Alzheimer’s Disease is a progressive disease that affects brain function. It will mostly initially affect memory, however, as the disease progresses it will affect other mental abilities too. While Alzheimer’s is thought by many to only affect the elderly, it actually affects 1 in 20 people under 65. This is known as early onset Alzheimer’s.
Today we will be looking at 10 early signs of Alzheimer’s.
1. Memory Loss
While some forgetfulness is common in old age, Alzheimer’s related memory loss is not a natural part of aging. Memory loss associated with Alzheimer’s will be someone forgetting names, dates, or asking the same question over and over again and usually, not being able to recall them without some sort of aid.
This is not the same as occasionally forgetting things such as appointments and then remembering them later.
2. Difficulty Completing Familiar Tasks
This could be having trouble driving to a familiar location or making a usual order of food. It is having difficulty completing tasks the person has had success in many times before, not difficulty completing a task they aren’t familiar with.
3. Language and Speech Problems
This could be stopping a sentence halfway through and not being able to think how to carry it on. It could also come in the form of calling an object what it literally is. Similar to how a child learning to talk may do.
4. Low Moods and Anxiety
Alzheimer’s may cause a person’s personality or mood to change. They may become more irritable, anxious, suspicious, or depressed. They may feel especially fearful when they are outside of their comfort zone.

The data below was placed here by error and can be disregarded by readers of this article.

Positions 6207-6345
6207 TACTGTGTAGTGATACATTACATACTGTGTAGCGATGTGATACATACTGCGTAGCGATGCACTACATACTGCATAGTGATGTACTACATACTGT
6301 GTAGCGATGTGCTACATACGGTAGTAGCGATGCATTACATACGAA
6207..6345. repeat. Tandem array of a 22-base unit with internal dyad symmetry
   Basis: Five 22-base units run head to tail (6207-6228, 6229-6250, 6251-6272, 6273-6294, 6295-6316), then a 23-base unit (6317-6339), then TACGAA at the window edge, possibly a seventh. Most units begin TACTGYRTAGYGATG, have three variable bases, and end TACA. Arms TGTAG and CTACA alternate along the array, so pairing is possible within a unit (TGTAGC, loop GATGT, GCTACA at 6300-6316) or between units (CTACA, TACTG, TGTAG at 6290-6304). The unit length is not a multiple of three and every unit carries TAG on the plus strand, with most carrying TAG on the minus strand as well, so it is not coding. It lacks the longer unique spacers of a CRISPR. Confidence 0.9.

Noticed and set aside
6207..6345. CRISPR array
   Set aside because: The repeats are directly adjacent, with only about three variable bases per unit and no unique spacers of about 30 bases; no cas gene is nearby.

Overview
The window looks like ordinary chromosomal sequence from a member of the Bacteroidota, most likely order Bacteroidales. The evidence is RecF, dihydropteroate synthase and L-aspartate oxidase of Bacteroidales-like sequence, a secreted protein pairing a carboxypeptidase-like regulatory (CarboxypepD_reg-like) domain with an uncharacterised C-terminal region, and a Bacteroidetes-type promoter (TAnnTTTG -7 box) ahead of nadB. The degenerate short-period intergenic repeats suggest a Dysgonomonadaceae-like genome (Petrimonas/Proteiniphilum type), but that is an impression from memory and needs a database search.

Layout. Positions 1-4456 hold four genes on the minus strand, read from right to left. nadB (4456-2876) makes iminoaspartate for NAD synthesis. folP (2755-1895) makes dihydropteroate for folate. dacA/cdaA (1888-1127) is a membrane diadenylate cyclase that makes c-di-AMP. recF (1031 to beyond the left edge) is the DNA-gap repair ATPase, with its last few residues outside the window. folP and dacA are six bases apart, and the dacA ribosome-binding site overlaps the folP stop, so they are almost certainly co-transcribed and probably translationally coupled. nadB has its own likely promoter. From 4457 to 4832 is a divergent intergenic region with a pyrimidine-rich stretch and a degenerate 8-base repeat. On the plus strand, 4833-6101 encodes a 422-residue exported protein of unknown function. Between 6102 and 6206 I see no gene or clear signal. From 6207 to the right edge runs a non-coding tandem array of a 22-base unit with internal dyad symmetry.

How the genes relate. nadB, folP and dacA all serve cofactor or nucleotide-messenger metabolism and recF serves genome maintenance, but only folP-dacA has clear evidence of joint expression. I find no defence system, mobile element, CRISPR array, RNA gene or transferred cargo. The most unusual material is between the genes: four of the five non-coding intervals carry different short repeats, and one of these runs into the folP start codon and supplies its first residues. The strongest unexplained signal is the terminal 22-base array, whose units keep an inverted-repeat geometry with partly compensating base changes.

5. Difficulty Problem Solving
This may look like difficulty following instructions such as a familiar recipe. Concentration may be challenging and it may take much longer than before for them to complete tasks.
A person who is suffering from symptoms associated with Alzheimer’s may begin to withdraw from work or social activities out of fear of being able to hold or follow a conversation. The mood changes they experience could also lead to withdrawing from activities they once enjoyed.
7. Confusion with Time and Places
A person with Alzheimer’s may lose track of time and be unsure of how or when they got somewhere. They may find it hard to understand something that is not happening presently.
8. Vision Problems
People with Alzheimer’s may have trouble with judging distance, or determining colour. This can lead to problems with driving and balance.
This is different from age-related vision problems such as cataracts.
9. Losing Thing or Becoming Lost
This could be a person with Alzheimer’s being unable to retrace their steps to find their way back from somewhere or accusing people of stealing things when they have misplaced them.
10. Poor Judgement
This may come in the form of a lack of financial planning or personal grooming for two examples.
If you or a loved one believes some of these symptoms are present it is time to see your GP. While there is no cure for Alzheimer’s Disease, there are medications to treat some of the symptoms and a GP can help you form a care plan.
If you or a loved one have already been diagnosed with Alzheimer’s and you are struggling to cope, again contact your GP or find out what resources and support are available to you here.
How Careline365 Can Help
Here at Careline365, we provide independence and confidence to those who may be vulnerable or at risk of injury in their homes. We do this with our range of personal alarms.